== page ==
These types of conversations can also happen when someone happens to have really bad news as well such as the sudden passing of a loved one or the loss of a job, etc. In these situations if you're the one sharing the not-so-great news I think it is important to grieve your loss but also understand that others have challenges, loss and problems also. Most will let you grieve and experience what you are experiencing and I believe it's really important and healthy to do so. Good friends give grace to those they love in these times. However, if the conversations become a regular occurrence, every effort should be made to make it a conversation with the other person and not a weekly therapy session or means to vent on your end only.

Here is the key to more meaningful conversation:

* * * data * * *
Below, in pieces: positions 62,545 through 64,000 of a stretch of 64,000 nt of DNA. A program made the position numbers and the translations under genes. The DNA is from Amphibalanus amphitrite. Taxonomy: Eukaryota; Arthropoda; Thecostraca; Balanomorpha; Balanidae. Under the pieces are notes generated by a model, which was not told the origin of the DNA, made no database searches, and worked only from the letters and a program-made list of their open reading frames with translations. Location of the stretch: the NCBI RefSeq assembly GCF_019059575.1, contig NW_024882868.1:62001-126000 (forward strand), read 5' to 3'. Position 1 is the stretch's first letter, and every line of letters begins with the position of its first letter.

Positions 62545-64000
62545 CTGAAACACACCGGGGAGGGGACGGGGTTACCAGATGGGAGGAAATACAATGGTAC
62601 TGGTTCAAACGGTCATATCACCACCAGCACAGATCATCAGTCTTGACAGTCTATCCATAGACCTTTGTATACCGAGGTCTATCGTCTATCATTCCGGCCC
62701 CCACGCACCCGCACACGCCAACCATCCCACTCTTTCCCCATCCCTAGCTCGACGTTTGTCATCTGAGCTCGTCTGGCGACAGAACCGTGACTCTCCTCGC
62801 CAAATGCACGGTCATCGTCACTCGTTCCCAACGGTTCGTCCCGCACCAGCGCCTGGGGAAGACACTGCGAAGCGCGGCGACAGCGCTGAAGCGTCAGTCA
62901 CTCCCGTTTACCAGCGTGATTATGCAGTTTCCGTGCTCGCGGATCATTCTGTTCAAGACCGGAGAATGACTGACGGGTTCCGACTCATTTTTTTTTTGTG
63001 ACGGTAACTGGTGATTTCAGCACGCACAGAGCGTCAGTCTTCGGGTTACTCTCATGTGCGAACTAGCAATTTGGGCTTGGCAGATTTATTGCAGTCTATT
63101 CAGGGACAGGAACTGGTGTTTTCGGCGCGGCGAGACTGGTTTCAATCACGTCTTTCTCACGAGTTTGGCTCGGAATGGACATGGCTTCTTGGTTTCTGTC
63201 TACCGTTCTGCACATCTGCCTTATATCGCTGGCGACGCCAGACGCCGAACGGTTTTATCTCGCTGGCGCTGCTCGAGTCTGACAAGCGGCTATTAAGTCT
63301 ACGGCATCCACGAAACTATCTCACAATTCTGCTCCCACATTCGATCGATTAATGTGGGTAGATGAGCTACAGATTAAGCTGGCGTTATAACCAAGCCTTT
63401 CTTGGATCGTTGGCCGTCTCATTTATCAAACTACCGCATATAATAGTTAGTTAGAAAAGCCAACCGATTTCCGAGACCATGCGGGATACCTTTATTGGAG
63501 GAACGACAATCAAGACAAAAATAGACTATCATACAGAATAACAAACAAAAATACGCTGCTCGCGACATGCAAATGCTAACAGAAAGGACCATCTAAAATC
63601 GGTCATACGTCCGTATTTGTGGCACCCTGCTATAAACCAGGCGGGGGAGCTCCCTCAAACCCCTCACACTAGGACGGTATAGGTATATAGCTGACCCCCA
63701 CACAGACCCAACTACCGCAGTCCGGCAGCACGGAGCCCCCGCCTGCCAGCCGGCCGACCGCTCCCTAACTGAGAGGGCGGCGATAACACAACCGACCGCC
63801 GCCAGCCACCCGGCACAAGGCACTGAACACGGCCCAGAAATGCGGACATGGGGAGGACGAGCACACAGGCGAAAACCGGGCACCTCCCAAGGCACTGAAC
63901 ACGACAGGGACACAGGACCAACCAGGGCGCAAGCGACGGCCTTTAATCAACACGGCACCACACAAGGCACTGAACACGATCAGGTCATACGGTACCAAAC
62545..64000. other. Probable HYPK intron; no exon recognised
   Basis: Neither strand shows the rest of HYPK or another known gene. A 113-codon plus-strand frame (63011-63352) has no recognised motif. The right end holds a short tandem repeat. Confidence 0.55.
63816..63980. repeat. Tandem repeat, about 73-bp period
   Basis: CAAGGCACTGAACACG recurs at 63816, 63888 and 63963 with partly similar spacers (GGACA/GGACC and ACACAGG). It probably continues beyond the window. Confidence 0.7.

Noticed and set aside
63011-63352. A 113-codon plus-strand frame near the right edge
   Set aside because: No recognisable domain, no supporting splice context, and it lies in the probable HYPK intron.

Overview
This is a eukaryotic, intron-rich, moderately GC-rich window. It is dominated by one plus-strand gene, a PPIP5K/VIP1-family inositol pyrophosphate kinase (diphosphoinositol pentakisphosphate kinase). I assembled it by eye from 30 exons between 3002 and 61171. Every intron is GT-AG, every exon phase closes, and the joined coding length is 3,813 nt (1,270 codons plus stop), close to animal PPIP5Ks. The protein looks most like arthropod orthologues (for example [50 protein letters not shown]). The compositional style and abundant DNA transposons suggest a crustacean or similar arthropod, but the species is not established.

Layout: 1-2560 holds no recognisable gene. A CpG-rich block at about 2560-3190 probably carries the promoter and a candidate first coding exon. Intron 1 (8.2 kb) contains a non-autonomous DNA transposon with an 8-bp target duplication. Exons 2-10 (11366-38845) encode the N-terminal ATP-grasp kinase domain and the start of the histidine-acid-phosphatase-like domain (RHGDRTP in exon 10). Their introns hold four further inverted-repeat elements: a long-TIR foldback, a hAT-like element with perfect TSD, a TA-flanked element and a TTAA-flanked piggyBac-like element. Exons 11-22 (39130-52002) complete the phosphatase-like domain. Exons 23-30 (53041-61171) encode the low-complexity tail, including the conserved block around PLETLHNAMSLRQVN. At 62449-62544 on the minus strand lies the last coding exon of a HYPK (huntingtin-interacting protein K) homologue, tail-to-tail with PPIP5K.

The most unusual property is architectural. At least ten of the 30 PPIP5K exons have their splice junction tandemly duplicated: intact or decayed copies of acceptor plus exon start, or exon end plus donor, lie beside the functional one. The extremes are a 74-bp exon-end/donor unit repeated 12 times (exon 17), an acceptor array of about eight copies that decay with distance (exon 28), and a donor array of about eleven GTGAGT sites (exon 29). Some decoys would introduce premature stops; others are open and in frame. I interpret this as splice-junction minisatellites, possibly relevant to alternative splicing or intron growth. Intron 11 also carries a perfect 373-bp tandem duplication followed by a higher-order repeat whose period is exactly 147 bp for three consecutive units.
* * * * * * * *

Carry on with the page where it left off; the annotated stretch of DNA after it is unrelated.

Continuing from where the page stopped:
Lead in with Questions- You can never go wrong in a conversation (whether verbal or written) when you lead with questions, in fact asking someone something about their life will draw them closer to you and you'll also learn more about them too. Sometimes we have really special news to share but the other person might as well, if you don't ask, you'll never know as some don't choose to highlight all of the news in their life. Always ask how the other person is doing first and also ask specific questions that pertain to the season of their life such as, "Are you having a good summer with the kids?", "How's your new job going?", "How are you enjoying being a mom?", "Did you do anything exciting during the weekend?" There are millions of questions you can ask someone that makes them feel like you actually care and that you're not going into the conversation with an agenda or just to brag.